Confidence in the global economy has hit a two-year high among power and utility company executives, according a new survey released by accounting firm EY.
In its annual Capital Confidence Barometer, 90% of the executives surveyed thought the world’s economy was stable and 67% thought it would improve over the next year.
The majority (58%) thought the economy would expand by 1-3% over the next 12 months and more than a quarter (28%) thought it would grow even more than that.
Political instability was cited as the biggest concern for most power and utilities execs, with half (48%) saying it was the greatest economic risk to their business over the next six to 12 months. Next in line for concern were the Eurozone crisis (25%), the failure of the US to manage its withdrawal of quantitative easing (18%) and more slow growth in China (9%).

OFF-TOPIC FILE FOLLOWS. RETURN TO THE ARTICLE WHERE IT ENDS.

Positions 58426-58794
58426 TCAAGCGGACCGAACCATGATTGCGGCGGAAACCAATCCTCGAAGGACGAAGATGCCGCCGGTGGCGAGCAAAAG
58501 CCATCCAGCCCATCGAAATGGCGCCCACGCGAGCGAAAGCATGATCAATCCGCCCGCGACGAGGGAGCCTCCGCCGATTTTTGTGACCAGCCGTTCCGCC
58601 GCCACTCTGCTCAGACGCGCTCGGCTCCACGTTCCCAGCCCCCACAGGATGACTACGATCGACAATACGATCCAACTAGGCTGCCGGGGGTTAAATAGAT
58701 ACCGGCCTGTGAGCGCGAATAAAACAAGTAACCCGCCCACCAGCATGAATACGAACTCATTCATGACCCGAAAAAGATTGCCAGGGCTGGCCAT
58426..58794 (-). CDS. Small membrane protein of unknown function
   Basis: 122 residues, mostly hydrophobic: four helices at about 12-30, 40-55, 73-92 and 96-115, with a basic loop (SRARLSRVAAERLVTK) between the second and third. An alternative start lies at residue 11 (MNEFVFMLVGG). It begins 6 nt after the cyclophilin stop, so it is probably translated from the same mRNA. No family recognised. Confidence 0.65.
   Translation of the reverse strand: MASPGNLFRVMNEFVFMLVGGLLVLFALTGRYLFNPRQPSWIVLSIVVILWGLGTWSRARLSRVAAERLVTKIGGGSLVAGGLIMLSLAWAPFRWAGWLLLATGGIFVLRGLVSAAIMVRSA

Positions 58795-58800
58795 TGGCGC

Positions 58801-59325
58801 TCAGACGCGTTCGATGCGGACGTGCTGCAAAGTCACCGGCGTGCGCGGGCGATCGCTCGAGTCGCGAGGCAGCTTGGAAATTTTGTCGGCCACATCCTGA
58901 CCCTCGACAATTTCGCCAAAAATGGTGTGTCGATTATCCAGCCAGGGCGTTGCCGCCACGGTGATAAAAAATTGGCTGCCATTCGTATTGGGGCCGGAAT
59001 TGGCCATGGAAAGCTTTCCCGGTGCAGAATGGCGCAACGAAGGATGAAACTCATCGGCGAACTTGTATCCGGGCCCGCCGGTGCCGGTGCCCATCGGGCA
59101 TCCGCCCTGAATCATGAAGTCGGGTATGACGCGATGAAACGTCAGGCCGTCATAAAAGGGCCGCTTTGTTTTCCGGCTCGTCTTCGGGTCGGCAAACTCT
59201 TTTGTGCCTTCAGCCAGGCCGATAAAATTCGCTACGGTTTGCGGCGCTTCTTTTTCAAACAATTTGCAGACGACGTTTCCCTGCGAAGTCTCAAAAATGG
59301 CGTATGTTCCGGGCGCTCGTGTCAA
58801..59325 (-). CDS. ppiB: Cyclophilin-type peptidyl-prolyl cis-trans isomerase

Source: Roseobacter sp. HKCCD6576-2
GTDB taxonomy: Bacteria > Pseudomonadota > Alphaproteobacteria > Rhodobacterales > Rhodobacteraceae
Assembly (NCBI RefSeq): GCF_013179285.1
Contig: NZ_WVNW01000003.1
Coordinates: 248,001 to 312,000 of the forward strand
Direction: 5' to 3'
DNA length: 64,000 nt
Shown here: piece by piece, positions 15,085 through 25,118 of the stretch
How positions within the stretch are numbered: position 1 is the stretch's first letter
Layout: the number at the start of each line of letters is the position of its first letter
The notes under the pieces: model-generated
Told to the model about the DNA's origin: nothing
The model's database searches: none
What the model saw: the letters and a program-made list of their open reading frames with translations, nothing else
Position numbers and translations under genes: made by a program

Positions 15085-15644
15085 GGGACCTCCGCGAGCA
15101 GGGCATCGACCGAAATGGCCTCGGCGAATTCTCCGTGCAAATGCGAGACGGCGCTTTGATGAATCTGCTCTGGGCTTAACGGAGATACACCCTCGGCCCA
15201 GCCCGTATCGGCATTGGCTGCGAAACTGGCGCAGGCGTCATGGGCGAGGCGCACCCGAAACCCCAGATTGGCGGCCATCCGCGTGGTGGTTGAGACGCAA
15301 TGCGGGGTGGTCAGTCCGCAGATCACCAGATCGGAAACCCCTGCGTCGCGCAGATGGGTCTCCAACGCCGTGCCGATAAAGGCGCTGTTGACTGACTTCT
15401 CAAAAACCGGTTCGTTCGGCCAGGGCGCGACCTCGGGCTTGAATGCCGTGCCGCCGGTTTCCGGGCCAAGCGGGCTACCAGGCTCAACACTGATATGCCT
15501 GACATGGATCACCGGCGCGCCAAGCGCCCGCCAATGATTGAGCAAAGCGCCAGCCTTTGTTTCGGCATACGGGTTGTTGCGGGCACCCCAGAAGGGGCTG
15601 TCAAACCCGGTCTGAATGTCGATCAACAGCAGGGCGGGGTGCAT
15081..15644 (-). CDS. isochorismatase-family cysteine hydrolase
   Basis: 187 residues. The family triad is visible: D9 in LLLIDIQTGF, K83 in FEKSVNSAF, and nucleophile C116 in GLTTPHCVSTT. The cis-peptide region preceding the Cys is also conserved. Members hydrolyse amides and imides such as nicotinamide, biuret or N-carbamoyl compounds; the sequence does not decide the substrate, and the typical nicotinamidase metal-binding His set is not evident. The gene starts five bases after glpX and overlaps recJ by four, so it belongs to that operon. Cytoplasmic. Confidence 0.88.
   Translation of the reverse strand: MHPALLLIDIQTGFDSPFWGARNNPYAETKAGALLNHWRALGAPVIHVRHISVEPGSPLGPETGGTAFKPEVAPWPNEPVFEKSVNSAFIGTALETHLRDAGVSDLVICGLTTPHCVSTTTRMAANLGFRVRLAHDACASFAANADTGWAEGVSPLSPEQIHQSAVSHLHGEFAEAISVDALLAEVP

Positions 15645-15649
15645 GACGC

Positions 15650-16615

Despite this the report found confidence in both developed and emerging markets. French execs were the most optimistic with all those polled saying they had a positive view of the world economy. France was followed by the US, where 83% of those surveyed saw the global economy in a good light.
Brazil took third place (82%) and China came fourth (73%). The UK finished off the top five, with 71% of British execs having a positive view of the world economy.
This was reflected in a growing number of deals in the industry, which also hit a two-year high of 107 deals in the third quarter of 2013. Mergers and acquisitions during the period were worth $31.7 billion (£19.6bn), broadly in line with the previous quarter’s $33 billion (£20.4bn) and 67% higher than the same time last year.